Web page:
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Silver granulation


#1

Hi David, Although John Paul Miller did indeed do granulation before
Jean Stark, as far as I understand he did not teach it to many
people.

My father, Robert Kulicke experimented with and worked out a
teachable technique for doing granulation during the 1960’s. He then
taught it to students at his school, originally called the Kulicke
Cloisonne Workshop. Bob is very enthusiastic and taught granulation
to anyone who would listen. His policy was to hold nothing back,
teach all you know.

After getting together with Jean Stark they became more involved
with jewelry making and teaching granulation. My (then) husband
Joseph English and I became their apprentices. Bob and Jean opened the
Kulicke-Stark Academy of Jewelry Art(1972), with 6 of us teaching
granulation.

Bob Kulicke had a vision to introduce modern jewelers to the ancient
jewelry arts that were largely being ignored at the time.

He had a plan to change the modern jewelry industry, to upgrade the
jewelry being produced, by giving jewelers a sense of history

I believe it is correct that most people doing granulation today
were taught at, or by someone who went to the Kulicke-Stark Academy.

When I look in jewelry galleries and magazines, at web sites, I see
that Bob’s plan has worked wonderfully. I love to see all the
imaginative ways jewelers are using granulation today.

Bob Kulicke has always been a painter primarily and his paintings
are better than ever. He is now 76, living in NYC.

He always says that his jewelry students have way surpassed him with
their granulation skills, which was exactly his plan.

Regards,
Fredricka Kulicke

http://kulickejewelryschool.com/
http://www.fredrickakulicke.com/


#2

Hi David! Actually, there were others in England and Germany before
John Paul Miller but he was certainly the most visible first in this
country, and in my opinion he is the best, and deserves whatever
accolade anyone wants to bestow on him. His work is continually
breathtaking and beautiful, and his granulation is superb and
various. His work is unique and has always been an inspiration.

However, what I always heard from the very beginning of my jewelry
life (incidentally my first experience with metalworking was silver
granulation) was that JPM did not teach his techniques, either
personally or in articles. His stated philosophy was that everyone
who was interested should develop his own methods. This was second
or third hand which came from what I considered
reliable sources. On the other hand there is a section in Oppi
Untracht’s book where he describes a process for granulating (that I
have not yet tried), I know he did give occasional workshops and
that he taught at the Cleveland Institute for many years. One would
think that his curriculum must have included granulation since he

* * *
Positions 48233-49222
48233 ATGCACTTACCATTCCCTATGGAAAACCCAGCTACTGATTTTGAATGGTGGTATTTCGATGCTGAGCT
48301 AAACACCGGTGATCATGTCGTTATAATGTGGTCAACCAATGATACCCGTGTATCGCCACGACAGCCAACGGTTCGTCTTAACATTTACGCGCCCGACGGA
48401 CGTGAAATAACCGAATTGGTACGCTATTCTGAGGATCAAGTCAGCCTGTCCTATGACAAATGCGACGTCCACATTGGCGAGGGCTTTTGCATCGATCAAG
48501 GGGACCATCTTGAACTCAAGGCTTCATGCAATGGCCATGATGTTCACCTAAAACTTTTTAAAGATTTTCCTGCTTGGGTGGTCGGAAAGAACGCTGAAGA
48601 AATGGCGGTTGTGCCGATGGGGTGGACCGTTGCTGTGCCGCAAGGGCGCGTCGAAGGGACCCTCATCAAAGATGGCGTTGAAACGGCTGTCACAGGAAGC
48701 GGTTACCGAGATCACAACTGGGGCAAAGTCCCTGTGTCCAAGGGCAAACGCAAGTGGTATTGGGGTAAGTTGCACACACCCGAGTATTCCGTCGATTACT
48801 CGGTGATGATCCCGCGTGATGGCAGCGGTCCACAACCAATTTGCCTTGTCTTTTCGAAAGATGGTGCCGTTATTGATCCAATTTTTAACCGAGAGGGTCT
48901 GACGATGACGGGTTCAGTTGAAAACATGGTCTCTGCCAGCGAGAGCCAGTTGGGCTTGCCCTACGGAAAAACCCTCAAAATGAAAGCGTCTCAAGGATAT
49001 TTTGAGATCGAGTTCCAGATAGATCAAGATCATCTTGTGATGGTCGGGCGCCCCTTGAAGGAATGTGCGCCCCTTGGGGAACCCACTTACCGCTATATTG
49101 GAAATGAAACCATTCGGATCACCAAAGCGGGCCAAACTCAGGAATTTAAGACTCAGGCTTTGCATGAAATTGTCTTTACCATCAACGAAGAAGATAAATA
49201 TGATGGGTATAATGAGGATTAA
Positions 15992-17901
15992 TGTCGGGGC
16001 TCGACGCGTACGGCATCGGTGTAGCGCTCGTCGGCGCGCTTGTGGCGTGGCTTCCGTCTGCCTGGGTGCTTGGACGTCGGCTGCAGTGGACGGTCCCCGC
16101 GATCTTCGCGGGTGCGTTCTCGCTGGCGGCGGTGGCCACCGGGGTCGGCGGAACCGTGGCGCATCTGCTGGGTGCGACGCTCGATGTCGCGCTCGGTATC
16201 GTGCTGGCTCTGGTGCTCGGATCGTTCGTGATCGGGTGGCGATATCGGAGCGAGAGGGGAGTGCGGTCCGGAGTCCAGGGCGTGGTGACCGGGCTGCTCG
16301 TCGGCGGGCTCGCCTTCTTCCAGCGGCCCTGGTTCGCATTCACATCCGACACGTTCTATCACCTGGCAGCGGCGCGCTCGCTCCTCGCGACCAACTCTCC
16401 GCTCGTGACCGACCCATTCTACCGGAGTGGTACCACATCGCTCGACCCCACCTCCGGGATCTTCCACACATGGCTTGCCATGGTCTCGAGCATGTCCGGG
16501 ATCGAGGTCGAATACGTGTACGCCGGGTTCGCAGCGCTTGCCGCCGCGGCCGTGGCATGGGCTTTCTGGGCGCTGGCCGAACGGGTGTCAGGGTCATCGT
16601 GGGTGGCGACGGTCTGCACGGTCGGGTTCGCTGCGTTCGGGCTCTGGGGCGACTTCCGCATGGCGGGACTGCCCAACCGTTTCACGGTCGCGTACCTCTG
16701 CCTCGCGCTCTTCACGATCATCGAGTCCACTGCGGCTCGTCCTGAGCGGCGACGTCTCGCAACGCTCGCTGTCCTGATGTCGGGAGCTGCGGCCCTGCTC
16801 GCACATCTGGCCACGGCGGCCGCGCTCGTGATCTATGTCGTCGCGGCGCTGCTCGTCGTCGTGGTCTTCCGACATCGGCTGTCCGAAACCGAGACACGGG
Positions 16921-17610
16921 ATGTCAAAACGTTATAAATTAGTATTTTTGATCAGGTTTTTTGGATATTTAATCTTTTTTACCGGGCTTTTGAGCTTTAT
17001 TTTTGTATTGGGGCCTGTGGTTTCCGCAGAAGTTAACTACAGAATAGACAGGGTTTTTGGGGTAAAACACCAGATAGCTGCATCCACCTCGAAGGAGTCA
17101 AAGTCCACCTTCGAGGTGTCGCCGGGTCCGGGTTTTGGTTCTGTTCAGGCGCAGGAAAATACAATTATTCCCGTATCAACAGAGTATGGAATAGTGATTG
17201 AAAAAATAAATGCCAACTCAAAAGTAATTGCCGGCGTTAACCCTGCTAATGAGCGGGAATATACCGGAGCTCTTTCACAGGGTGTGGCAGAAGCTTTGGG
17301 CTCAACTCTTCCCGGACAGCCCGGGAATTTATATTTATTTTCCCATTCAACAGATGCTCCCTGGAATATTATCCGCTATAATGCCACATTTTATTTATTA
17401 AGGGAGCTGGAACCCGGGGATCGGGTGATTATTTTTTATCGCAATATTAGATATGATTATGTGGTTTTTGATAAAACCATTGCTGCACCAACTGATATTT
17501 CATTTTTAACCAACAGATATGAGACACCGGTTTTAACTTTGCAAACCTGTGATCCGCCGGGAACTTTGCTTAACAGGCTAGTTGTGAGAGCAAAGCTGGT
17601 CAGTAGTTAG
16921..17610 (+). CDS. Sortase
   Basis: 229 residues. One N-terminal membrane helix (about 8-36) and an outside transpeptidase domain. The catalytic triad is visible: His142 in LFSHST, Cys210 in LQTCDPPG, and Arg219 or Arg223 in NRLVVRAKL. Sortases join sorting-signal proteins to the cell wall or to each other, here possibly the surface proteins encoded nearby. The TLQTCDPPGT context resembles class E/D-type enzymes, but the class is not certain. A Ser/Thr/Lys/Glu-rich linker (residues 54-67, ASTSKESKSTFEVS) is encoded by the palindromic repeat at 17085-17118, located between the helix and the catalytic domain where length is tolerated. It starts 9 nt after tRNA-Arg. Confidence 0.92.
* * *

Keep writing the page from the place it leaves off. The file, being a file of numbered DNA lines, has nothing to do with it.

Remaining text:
was known as its Master. I have never met anyone or heard of
anyone who did study that process with him. That could simply mean
that I don’t travel in the right circles or that I do not get around
enough, and if there is anyone who has to the contrary I
would appreciate hearing about it. In any case, his granulating
influence and fame seems to have come mainly from his work which did
introduce the technique to this country.

I would not claim to have been solely responsible for reviving
granulation but I do believe that by developing and teaching the
technique in the school that I founded with Robert Kulicke, and
around the country in workshops for the past thirty plus years, that
we were responsible for making granulation a modern technique that
is now at least recognized by almost all contemporary goldsmiths and
used by many. When we started in 1970, no one was teaching
granulation. There was very little published and no
instructions on how it was done. We developed the technique we use
for adhereing and firing the granules and we taught it to the many
students who studied at the school. One of the biggest problems we
had in trying to make this a twentieth century technique was the
production of granules, because the sensibility and practical
aspects of our era created frustration at the time-consuming process
of making granules. It was when we discovered quite by chance that
our refiner was making tiny fine silver balls by the millions for
the electronics industry, and I talked him into making granules in
our 22k alloy, that we knew the technique could be used even by
those with 20th century impatience and would spread throughout the
contemporary jewelry world. So I think it could be more correctly
said, that I have played a substantial role in the revival and
acceptance of granulation as a respected modern goldsmithing
technique through the research and redevelopment, through teaching
and through the use of it in almost all of my work.

I think the other questions that have appeared in this thread, like
the source for granules and the sources for instructions, have been
answered but I will be happy to add my and opinions if
anyone needs it. I do have three granulation workshops on my
schedule for 2002. If anyone is interested they can contact me
personally for the dates and other pertinent

Anyway, David, this is the view from where I sit.

Jean Stark


#3

Hello Jean, Fredericka, and others interested in the history of